I spotted the yellow-green tentacles of a Buddha’s hand citron reaching out from the international corner of the produce section at my local grocery store last week, and I immediately put one in my cart. The clerk stared incredulously down as the fragrant citrus passed through her hands and I explained that it was like a sweet-scented lemon with no juice or bitterness that’s most commonly used in Asia. Thanks to Ashley over at Craft & Cocktails, I’d been wanting to try my hand at making a clarified milk punch, and I knew that Buddha’s hand would make the perfect main ingredient. I complemented the sweet citrus notes with gin, Earl Grey tea a dash of clove to round it all out.
We officially have just one more day of summer left, so I’ve decided to celebrate with a happy hour tipple that combines the imbibable trend of the sunny season (the frozen drink) with a cocktail I inherently associate with fall: the dark and stormy. It gets its name from the tempestuous blend of dark rum and spicy ginger beer that results in a comforting cocktail that’s both bracing and refreshing.
If you’re wondering exactly how to toast the end of the season, scroll down to get the super simple recipe.
As surprising as it might sound, baked goods are not really my vice. I love baking cakes and pies and cookies, but once I’ve had a few bites of my creation, I’m satisfied. That’s why it gives me such pleasure to bake for other people. Other chocolate-loving, dessert-devouring, sweet tooth-having people.
My boyfriend and I recently hosted a birthday party for his sister, who has some dietary restrictions: she doesn’t eat refined sugar, dairy or gluten. I firmly believe that birthdays should never be celebrated sans cake of some sort, so I took this occasion as a challenge to create something that was safe for Alex’s sister to eat and truly delicious for those of us who are used to eating “regular” cake.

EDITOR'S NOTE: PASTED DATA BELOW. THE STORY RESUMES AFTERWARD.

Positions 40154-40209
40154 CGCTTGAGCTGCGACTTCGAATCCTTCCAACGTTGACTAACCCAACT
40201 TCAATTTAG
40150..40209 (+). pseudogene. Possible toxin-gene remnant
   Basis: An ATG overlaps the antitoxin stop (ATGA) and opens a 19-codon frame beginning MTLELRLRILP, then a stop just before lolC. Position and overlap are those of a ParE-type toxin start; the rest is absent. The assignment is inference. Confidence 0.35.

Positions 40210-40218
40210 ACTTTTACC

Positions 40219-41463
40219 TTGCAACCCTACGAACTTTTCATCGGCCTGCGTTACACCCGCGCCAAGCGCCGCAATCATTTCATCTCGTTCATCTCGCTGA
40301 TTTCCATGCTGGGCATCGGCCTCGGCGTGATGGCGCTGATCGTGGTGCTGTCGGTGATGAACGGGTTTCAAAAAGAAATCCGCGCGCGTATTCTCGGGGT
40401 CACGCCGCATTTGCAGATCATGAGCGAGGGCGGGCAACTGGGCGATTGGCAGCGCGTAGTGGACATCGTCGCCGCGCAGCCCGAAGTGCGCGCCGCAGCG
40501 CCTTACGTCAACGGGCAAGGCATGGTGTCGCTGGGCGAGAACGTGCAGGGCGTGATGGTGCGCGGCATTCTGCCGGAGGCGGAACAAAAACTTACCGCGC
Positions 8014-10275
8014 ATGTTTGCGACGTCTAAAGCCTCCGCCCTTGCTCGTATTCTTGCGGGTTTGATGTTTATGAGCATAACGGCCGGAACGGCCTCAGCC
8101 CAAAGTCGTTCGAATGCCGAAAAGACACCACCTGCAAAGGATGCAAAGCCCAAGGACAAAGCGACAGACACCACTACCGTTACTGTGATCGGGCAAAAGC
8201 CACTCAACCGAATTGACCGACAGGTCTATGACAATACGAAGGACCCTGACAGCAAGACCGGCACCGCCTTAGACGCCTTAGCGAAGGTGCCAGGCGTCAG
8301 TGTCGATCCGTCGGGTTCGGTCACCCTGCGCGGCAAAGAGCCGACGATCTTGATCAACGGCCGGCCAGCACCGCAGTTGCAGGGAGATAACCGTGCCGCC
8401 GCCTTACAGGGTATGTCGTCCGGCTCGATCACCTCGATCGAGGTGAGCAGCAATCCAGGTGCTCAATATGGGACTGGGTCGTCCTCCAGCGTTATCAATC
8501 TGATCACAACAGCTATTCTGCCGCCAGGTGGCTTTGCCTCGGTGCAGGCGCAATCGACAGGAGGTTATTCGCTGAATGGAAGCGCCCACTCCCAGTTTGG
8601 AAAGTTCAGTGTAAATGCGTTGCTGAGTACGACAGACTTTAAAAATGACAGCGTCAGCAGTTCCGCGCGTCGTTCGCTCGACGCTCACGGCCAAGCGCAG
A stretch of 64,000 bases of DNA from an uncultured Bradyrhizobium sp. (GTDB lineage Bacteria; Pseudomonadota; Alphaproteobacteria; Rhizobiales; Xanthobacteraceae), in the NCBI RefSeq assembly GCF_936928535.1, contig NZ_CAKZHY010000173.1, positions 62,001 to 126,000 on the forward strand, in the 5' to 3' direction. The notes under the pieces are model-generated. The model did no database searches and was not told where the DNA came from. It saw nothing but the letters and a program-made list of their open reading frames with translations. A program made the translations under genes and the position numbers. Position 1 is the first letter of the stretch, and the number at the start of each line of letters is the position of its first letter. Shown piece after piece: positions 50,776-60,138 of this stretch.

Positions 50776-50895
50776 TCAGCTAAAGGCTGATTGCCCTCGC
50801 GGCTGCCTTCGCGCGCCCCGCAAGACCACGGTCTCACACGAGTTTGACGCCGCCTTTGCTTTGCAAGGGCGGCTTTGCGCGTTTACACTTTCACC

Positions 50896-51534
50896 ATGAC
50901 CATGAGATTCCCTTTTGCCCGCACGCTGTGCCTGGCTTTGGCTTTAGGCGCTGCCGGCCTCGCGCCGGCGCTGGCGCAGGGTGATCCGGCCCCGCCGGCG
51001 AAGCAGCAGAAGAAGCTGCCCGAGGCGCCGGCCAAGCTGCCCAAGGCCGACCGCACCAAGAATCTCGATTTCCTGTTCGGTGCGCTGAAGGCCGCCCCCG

The toast phenomenon is alive and well in Seattle, and I’m not mad about it. Toast, as a food, is both disarmingly simple and eternally comforting. All it requires is a slice of crisped up bread and an ever-changing array of toppings. It’s a simple meal, so it demands a certain attention be payed to the ingredients. As Ina says, you’ll want to use only the best.
Mayonnaise is my enemy. It has been since I was old enough to eat solid foods. Something about the tangy smell and wiggle-prone texture of the white substance that lived in the ever-present jar in our fridge just grosses me out. And for that reason, I’ve spent the last 30ish years skipping politely over each and every potato salad that appeared on buffet tables and picnic spreads. And then, on a trip to Munich, I discovered the vinegar-laced joys of the German potato salad and it was off to the races.